The reason for the muzzle is Riggs needs to be able to get close to another dog at some point to effectively deal with the aggression. The muzzle will allow him to get close without risking harm to another dog, and it will allow you to reward or correct his response to the other dog. You will want a soft silicone basket muzzle for this. A basket muzzle will have holes that are large enough to pass treats through and it will allow him to open his mouth inside the muzzle.
You can go ahead and get him used to wearing a muzzle by feeding him his dinner or breakfast and treats, one piece at a time while he interacts with the muzzle. Show him the muzzle and give him a treat whenever he sniffs it or touches it. Touch the muzzle to him and give him a treat. Place the muzzle on him and give him a treat. Hold the muzzle on his face for longer and give him two treats, a few seconds apart.
Finally, put the muzzle on him completely and feed him treats through the muzzle's holes while he wears it and then take it off again. Do this gradually over a couple of weeks. When he can wear the muzzle and seems happy and comfortable while it is on, then he is ready to wear it for training. Aggression and reactivity are difficult behaviors to tackle on your own. When you search for a trainer look for one with experience and success dealing with reactivity and aggression. Not all trainers are educated and experienced in it. You will need an environment with a lot of other dogs present to train in.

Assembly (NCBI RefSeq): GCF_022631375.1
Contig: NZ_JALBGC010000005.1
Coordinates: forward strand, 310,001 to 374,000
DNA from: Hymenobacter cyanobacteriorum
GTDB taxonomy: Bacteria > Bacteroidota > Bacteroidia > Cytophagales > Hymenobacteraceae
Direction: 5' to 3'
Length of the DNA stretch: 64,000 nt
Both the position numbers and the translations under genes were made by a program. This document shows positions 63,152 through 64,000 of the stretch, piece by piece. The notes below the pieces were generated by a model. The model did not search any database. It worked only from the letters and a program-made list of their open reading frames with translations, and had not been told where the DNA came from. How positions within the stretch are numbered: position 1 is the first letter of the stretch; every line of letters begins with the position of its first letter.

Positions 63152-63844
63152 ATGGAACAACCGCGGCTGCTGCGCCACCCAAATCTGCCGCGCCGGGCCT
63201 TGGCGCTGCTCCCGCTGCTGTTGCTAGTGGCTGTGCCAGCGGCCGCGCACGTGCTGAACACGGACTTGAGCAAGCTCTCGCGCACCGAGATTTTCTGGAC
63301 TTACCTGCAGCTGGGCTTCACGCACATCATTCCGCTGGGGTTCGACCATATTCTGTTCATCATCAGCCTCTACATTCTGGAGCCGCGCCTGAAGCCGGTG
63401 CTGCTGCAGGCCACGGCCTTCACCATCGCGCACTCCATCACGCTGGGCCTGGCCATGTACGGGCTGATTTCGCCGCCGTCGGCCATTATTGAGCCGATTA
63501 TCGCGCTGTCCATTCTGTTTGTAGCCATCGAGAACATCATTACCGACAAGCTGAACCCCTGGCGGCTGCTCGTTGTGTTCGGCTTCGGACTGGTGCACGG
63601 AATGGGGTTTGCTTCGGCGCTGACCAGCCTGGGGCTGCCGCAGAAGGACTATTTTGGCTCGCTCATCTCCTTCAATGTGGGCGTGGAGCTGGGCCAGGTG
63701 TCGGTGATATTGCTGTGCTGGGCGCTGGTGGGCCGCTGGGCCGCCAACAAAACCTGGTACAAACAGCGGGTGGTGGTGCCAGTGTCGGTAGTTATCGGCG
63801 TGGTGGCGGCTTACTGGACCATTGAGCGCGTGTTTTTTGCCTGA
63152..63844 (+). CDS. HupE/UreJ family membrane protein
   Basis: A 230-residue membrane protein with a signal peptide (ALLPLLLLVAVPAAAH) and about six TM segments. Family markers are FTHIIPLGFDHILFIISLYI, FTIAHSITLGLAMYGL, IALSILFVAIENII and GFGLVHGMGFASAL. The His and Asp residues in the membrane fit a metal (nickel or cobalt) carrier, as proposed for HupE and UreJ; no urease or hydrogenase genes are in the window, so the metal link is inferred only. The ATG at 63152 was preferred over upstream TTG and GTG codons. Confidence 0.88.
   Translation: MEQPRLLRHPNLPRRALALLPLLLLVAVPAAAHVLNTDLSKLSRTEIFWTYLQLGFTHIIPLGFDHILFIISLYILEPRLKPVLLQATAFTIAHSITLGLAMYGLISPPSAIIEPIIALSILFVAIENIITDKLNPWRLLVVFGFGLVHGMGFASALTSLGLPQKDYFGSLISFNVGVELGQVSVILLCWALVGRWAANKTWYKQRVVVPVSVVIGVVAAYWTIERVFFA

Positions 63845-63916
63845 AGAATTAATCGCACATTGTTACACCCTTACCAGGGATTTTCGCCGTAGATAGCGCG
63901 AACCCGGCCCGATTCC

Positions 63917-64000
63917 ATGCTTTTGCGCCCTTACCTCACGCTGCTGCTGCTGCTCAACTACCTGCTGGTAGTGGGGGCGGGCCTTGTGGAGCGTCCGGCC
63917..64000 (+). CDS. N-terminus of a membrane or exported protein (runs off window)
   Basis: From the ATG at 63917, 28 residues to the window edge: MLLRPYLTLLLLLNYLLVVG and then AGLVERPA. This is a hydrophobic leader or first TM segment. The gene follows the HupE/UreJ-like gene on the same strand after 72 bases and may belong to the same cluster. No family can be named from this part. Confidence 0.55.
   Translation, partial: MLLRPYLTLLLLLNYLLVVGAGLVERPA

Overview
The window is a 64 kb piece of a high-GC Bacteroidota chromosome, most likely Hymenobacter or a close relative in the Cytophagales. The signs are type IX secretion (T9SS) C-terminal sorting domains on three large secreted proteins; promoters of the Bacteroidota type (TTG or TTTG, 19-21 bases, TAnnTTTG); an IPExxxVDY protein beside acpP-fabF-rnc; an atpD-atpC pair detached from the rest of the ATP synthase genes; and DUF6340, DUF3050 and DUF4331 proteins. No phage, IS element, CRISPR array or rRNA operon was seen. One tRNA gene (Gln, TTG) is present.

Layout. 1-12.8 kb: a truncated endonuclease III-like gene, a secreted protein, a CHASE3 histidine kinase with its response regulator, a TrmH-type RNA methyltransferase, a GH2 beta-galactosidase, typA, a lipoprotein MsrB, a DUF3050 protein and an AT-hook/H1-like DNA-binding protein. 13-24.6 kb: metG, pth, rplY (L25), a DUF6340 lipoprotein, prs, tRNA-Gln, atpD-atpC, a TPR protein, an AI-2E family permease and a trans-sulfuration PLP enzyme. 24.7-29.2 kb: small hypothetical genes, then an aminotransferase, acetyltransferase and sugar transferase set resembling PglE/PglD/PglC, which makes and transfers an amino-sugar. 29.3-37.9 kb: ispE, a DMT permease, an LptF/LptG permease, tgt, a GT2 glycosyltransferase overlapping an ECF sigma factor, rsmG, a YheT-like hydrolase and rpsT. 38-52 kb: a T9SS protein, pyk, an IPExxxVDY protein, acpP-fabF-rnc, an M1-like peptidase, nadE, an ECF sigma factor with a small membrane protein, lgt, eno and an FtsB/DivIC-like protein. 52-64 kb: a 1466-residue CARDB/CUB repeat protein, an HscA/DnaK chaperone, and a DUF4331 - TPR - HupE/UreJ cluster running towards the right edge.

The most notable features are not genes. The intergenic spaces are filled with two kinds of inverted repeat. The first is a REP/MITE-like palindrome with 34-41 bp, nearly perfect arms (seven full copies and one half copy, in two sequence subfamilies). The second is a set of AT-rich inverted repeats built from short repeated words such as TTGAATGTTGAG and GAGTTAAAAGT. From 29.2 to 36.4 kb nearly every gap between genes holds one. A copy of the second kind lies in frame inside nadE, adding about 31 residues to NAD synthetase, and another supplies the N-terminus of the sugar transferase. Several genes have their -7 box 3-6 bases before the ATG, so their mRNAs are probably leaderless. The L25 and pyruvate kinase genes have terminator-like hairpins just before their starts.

You will also need someone your dog seems to trust and seems to respect. If you can find a G. Riley is pretty uneasy around males and dogs and will bark and snap at them. I'm in a fairly sociable apartment and need to train her to be a little more social. Hello Myles, Check out the video linked below by Jeff Gellman, who specializes in aggression and reactive dogs. Here he demonstrated safety measures a back tie , when to have people reward a dog during calmness and not during aggressive displays , and how to appropriately use punishment when treating aggression with good timing, calmness, and in combination with positive reinforcement for calm behavior and with the appropriate safety measures for your guests.
I suggest working with a trainer who is extensively experienced with aggression and works with several other male trainers so that the various men can practice the training with him as well. Work on building his confidence in general. Practice obedience commands in a calm way, especially structured commands like heel, stay, watch me, sit, and down. Practice boundaries around the house, like respecting your space while going through doors, following you in a heel during a walk and not being past your leg or pulling , and commands like off and other basic house hold manners things.